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What is the preferred method of accessing a Microsoft SQL Server database with PHP 5.3+ on Linux?

Given the different extension options now available I'm unsure which method is preferred based on reliability and performance. Right now I am using the mssql extension with FreeTDS, but I'd like to know if this isn't the best way.

I've heard some recommend using php-odbc/EasySoft because the mssql extension has been abandoned - yet others have said going the ODBC route isn't worth the performance hit.

The response to this stackoverflow question seems to touch on what I'm asking, however it's Windows centric.

Thank you!

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The ODBC driver provided by Microsoft seems to work ok, see here: stackoverflow.com/a/37312824/55267 – Tarnay Kálmán Jun 2 at 12:32

I've had good results using PHP's PDO (PHP Data Objects) library for this sort of thing. There's an excellent tutorial at http://net.tutsplus.com/tutorials/php/why-you-should-be-using-phps-pdo-for-database-access/. Just make sure you use the following template to initialize your database connection:

$dbh = new PDO("dblib:host=$host;dbname=$dbname", $user, $pass);
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I agree PDO can be a better way to go when possible, but in this case I'm wondering which driver is best? PDO_ODBC vs PDO_DBLIB vs Non-PDO mssql? And is it apples and oranges to compare these on Windows vs Linux? – greglamb May 18 '11 at 20:20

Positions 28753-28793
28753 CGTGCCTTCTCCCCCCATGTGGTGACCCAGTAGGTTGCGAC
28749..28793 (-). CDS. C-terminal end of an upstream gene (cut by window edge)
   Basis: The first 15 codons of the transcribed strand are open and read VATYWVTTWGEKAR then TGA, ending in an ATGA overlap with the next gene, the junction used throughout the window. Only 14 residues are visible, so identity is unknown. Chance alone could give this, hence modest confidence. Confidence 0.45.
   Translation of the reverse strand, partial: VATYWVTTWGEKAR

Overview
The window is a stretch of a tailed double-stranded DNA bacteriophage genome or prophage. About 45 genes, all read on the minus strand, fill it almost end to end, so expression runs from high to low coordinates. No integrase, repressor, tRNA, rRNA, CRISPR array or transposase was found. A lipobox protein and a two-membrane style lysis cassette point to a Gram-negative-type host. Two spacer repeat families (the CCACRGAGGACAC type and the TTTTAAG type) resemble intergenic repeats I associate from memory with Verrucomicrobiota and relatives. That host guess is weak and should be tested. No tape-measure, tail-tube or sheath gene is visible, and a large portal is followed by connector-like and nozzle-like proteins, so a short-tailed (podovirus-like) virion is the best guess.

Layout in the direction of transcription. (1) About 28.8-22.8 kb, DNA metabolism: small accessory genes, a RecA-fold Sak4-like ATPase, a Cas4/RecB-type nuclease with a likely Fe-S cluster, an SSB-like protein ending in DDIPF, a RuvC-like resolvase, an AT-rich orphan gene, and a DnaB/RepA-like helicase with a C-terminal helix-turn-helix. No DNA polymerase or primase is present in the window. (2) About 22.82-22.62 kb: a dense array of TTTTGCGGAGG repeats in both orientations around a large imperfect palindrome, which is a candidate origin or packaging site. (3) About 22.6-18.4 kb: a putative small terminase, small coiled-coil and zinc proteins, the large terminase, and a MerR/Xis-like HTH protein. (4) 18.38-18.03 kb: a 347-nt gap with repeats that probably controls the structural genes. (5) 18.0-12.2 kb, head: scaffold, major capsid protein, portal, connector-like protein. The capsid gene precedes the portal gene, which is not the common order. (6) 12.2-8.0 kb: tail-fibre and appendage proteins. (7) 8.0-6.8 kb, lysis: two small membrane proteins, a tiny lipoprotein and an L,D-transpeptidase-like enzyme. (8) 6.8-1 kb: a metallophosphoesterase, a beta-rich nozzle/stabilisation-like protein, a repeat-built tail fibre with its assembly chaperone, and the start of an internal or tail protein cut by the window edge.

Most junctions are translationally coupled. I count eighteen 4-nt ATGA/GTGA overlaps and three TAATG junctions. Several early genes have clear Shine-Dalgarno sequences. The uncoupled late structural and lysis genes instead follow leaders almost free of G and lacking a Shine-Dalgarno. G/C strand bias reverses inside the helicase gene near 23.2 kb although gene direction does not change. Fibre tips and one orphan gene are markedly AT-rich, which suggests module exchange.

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Well, I like PDO because it's simple and abstracts the details of a database connection so you can use the same code with different back-end databases by simply changing the driver name. I would generally favor a direct, native connection to any database where possible over an ODBC connection, because ODBC does have more overhead and is more complex to install and configure. As for comparing Windows and Linux, I have not used PHP on Windows so I'm afraid I can't help there. – Brian Showalter May 18 '11 at 20:51

I use FreeTDS. It's far from satisfactory. In fact, I found your question because I live in hope that there must be a better solution and I keep looking for one. Unfortunately, FreeTDS seems to be the best option at the moment, if you're developing in a Linux environment.

If you were on Windows, you could obviously use the Microsoft SQL Server drivers for PHP which would be better, but even then there are missing features, like support for PDO lastInsertId().

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